DNA May Explain Why Women Have More Rheumatoid Arthritis.
MONDAY Nov. 26, 2012 -- Genes specific to the X chromosome are among newly identified genes linked to rheumatoid arthritis and could help explain why women are more likely than men to develop the disease, researchers say.
Women have two X chromosomes while men have an X and a Y chromosome.
The X-chromosome-specific genes were among 14 newly identified genes in both women and men that can lead to rheumatoid arthritis, adding to the 32 genes previously pinpointed by the researchers at the Arthritis Research U.K. Epidemiology Unit at the University of Manchester and their colleagues.
It is believed that these 46 genes account for the vast majority of genes associated with rheumatoid arthritis. The research could lead to new treatments for the disease, according to the study published online recently in the journal Nature Genetics.
"This groundbreaking study brought together scientists from around the world and involved the use of DNA samples from more than 27,000 patients with rheumatoid arthritis and healthy controls," study lead author Jane Worthington, professor of chronic disease genetics at the University of Manchester, said in a university news release. "As a result of our findings, we now know that genetic variations at over 45 regions of the genome determine susceptibility to this form of arthritis."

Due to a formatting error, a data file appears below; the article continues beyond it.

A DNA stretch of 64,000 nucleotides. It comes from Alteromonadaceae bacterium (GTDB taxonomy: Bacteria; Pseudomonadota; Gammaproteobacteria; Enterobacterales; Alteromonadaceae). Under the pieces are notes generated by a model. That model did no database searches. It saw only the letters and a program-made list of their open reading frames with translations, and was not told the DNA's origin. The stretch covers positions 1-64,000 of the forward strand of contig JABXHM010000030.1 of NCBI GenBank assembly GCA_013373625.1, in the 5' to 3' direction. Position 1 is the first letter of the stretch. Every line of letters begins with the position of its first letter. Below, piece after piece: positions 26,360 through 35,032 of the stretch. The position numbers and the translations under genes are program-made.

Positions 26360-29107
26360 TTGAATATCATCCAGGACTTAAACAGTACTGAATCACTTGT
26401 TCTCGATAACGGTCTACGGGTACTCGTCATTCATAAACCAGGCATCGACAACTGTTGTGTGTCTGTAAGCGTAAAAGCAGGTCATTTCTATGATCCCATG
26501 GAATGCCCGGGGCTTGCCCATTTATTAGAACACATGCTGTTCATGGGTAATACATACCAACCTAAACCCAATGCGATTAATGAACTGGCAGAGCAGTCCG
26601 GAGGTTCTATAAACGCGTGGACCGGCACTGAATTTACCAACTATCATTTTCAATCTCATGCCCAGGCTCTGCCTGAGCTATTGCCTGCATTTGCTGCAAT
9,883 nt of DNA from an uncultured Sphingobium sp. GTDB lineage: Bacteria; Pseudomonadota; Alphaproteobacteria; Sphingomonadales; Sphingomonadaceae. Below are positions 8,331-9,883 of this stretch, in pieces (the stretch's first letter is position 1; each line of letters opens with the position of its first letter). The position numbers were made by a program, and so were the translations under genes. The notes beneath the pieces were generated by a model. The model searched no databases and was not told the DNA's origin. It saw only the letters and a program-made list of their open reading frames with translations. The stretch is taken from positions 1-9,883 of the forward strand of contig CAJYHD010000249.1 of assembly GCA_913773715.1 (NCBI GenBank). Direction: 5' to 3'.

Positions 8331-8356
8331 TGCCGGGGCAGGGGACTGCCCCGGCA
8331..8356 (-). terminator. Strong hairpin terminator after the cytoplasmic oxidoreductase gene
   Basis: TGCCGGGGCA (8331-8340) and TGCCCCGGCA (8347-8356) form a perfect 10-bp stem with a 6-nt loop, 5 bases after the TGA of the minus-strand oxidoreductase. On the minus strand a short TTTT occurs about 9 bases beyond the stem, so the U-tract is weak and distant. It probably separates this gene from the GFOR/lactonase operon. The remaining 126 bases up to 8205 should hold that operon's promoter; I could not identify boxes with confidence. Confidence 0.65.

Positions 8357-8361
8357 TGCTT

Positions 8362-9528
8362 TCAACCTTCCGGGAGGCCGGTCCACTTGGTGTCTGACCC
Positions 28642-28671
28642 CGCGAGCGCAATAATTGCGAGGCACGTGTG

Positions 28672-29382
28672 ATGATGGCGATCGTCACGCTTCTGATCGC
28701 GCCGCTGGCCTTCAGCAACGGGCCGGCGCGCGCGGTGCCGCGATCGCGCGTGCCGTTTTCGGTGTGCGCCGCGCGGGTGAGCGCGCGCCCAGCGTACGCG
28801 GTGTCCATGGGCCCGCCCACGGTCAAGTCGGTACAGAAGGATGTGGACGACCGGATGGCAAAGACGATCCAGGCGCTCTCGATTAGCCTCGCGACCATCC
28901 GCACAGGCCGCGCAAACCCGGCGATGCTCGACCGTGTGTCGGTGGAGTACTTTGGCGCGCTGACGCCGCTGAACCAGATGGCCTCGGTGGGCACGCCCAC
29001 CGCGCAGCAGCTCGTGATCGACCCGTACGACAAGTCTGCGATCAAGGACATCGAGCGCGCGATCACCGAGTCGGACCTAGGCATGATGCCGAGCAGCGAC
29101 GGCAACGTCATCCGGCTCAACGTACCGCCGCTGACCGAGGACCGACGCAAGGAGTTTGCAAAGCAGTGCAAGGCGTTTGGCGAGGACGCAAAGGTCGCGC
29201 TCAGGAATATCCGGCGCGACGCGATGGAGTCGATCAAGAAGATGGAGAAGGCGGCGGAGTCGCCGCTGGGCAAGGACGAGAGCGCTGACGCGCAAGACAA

Rheumatoid arthritis is different from osteoarthritis, the arthritis associated with aging and wear and tear. It frequently starts between the ages of 25 and 55, and causes inflammation in the joints, resulting in swelling, stiffness, pain and reduced joint function.
Lifestyle and environmental factors such as smoking, diet, pregnancy and infection are believed to play a role in rheumatoid arthritis, but a person's genes also influence their risk for the disease. The condition affects about 1 percent of the world's population.
"This work will have a great impact on the clinical treatment of arthritis; we have already found three genes that are targets for drugs, leaving a further 43 genes with the potential for drug development, helping the one-third of patients who fail to respond well to current medications," study first author Dr. Stephen Eyre said in the news release.
"This is the first time that a genetic association has been established between rheumatoid arthritis and the X chromosome," Alan Silman, medical director of Arthritis Research U.K., said in the release. "This could provide a useful clue in helping us to understand why rheumatoid arthritis is three times more likely to occur in women."